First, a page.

"The Smooth Citizen never gives Advice on Family Matters," said the Sage. "I am ready to Gas freely on most Topics, but when it comes to a Question of committing Matrimony, that is where I begin to Back and Fill. I am like my old friend Ben Franklin who told the Inquirer that every Man sooner or later comes to the Parting of the Ways. He must choose between the broad and easy Path that leads to Single Misery and the straight and narrow Road that leads to Married Unhappiness. As Ben expressed it, no matter which Way the poor Fellow Heads, he will be Sore, now and then, that he did not take a Chance on the other Route. Every Married Man at some time or other has a sneaking Desire to be Free, and every case-hardened Bachelor occasionally runs into a lonesome Streak when he feels that he would willingly give 10 Years of his misspent Life to have just one chubby Darling to call him 'Pop.' Matrimony is such a long Contract and has so many Ups and Downs that sometimes it seems a sure Winner to those on the Outside and again it is enveloped in a blue Fog for those who have to Put Up with it. If I get behind you and give you a hard Shove toward the Married State, you will be kept Guessing for Years as to whether I meant it as a Good Turn or was trying to Do you. Let us suppose that some Day 15 or 20 Years from now you come Home to find that the Furnace has flickered, the Cook has done the Vanishing Lady Act, two of the Children have the Scarlet Rash and the Better Half is Weeping Softly and seems to think that you are to blame for all the Tribulation. You escape to the Cellar and throw Hard Coal at yourself for a while and then suddenly you remember that it was I who advised you to Marry and Settle Down. Thereupon you hurry to a Hardware Store and you buy one of these Carpenter Pencils, that makes a wide Mark, and you go out to the Grave-Yard and write Insulting Remarks all over my white head-Stone. And it would be just as bad if I advised you not to take the Fatal Step. The Time surely would come when you would be laid up in some Vermicelli Joint, suffering from Indigestion and Hotel Melancholy, and then you would moan something about 'Of all Sad Words of Tongue or Pen' and say, 'Ah, I might have been cozily domiciled in a Cheery Cot, reading Ghost Stories to my own little Kiddies this very Night, if it had not been for that hoary old Fraud who steered me away from getting Married.' So you see I have an Elegant Chance to satisfy you, no matter what I tell you to do. The trouble is that we have our Off Days, whether we are Married or Single. A Man cannot get up every Morning and strike Concert Pitch the first Pull across the Strings, no matter how desirous he may be to keep in Harmony. Again, after a Man has Tied Up for a while, he begins to recall the Bright Spots in his Career as a Bachelor and he is prone to imagine that all the Unmarried Boys are having one long Crimson Jollification. On the other hand, the male Hold-Over occasionally gets a Flash of Domestic Bliss under the most favorable Conditions, and goes back to his substitute for a Home feeling that a Bachelor Existence is a Dog's Life at the best."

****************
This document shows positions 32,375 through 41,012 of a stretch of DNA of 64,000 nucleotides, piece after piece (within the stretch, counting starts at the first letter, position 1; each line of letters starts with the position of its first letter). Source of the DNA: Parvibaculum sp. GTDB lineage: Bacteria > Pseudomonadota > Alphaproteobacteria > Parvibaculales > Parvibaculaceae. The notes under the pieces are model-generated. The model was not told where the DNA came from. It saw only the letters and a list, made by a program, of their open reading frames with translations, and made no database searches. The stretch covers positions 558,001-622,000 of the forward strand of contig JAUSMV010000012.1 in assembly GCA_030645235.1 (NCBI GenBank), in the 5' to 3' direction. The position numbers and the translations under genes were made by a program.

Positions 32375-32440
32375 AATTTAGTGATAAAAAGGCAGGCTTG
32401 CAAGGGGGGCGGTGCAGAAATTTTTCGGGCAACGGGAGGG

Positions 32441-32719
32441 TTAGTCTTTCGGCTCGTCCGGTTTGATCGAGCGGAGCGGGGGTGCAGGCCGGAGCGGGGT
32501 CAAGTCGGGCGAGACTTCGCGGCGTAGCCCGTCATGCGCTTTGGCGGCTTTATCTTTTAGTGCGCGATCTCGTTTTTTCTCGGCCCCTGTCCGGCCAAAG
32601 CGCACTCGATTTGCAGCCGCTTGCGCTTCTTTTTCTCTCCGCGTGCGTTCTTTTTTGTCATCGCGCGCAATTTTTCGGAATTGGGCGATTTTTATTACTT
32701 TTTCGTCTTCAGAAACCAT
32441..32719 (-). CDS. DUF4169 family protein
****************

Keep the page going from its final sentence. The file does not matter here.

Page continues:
"Then a Man cannot be Happy, no matter what Programme he undertakes?" asked the Young Man, in a discouraged Tone.

    "Legal Ceremonies and a change of Boarding Houses do not greatly modify our Ratio," replied Uncle Silas. "You see, every Man has about so many Kicks coming, and he has to use them up, whether he is Married or Single. When we are slightly Off our Feed, we are likely to imagine that what we haven't got and can't get is the One Desirable Thing. Thus we have the diverting Picture of the Benedicts sitting around in Envy of the Bachelors, while those who are playing Lone Hands feel that they would be much better off with Partners. I couldn't rig up a Policy for you that would not cause me to be disliked. I think you had better go out and Shake Dice with yourself to find out what you want to do. But no matter what your Course may be, you want to remember that there are Cloudy Days in all Latitudes. There are Moments when we would fain jump our Environment."

    "Perhaps I had better go it Blind," suggested the Bachelor.

    "Most People do," said Uncle Silas. "A Leap in the Dark may land you in a Patch of Canadian Thistles or a Bed of Roses, but no matter where you Bring Up, you will get used to it."

MORAL: Always advise a Friend to do that which you are sure he is not going to do. Then, if his Venture fails, you will receive credit for having warned him. If it succeeds, he will be happy in the Opportunity to tell you that you were Dead Wrong.

Next: The Fable of The Old Merchant, the Sleuth and The Tapioca